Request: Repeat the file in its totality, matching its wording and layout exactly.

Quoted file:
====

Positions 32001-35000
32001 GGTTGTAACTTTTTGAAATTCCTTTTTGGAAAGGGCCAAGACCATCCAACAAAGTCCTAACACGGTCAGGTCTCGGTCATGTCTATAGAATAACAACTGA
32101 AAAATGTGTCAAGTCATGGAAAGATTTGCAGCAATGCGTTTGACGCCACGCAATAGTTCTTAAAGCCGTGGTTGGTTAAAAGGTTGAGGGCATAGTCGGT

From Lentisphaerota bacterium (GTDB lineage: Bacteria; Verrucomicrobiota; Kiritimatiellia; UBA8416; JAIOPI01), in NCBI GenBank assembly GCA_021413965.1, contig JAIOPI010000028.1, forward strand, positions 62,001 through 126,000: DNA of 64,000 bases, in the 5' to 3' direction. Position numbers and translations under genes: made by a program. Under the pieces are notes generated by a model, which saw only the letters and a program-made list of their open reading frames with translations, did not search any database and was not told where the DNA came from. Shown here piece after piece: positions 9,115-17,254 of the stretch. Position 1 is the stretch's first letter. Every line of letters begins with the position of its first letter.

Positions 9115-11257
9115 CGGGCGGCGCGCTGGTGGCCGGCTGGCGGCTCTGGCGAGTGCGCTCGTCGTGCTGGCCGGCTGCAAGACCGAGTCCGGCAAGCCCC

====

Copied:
Positions 32001-35000
32001 GGTTGTAACTTTTTGAAATTCCTTTTTGGAAAGGGCCAAGACCATCCAACAAAGTCCTAACACGGTCAGGTCTCGGTCATGTCTATAGAATAACAACTGA
32101 AAAATGTGTCAAGTCATGGAAAGATTTGCAGCAATGCGTTTGACGCCACGCAATAGTTCTTAAAGCCGTGGTTGGTTAAAAGGTTGAGGGCATAGTCGGT

From Lentisphaerota bacterium (GTDB lineage: Bacteria; Verrucomicrobiota; Kiritimatiellia; UBA8416; JAIOPI01), in NCBI GenBank assembly GCA_021413965.1, contig JAIOPI010000028.1, forward strand, positions 62,001 through 126,000: DNA of 64,000 bases, in the 5' to 3' direction. Position numbers and translations under genes: made by a program. Under the pieces are notes generated by a model, which saw only the letters and a program-made list of their open reading frames with translations, did not search any database and was not told where the DNA came from. Shown here piece after piece: positions 9,115-17,254 of the stretch. Position 1 is the stretch's first letter. Every line of letters begins with the position of its first letter.

Positions 9115-11257
9115 CGGGCGGCGCGCTGGTGGCCGGCTGGCGGCTCTGGCGAGTGCGCTCGTCGTGCTGGCCGGCTGCAAGACCGAGTCCGGCAAGCCCC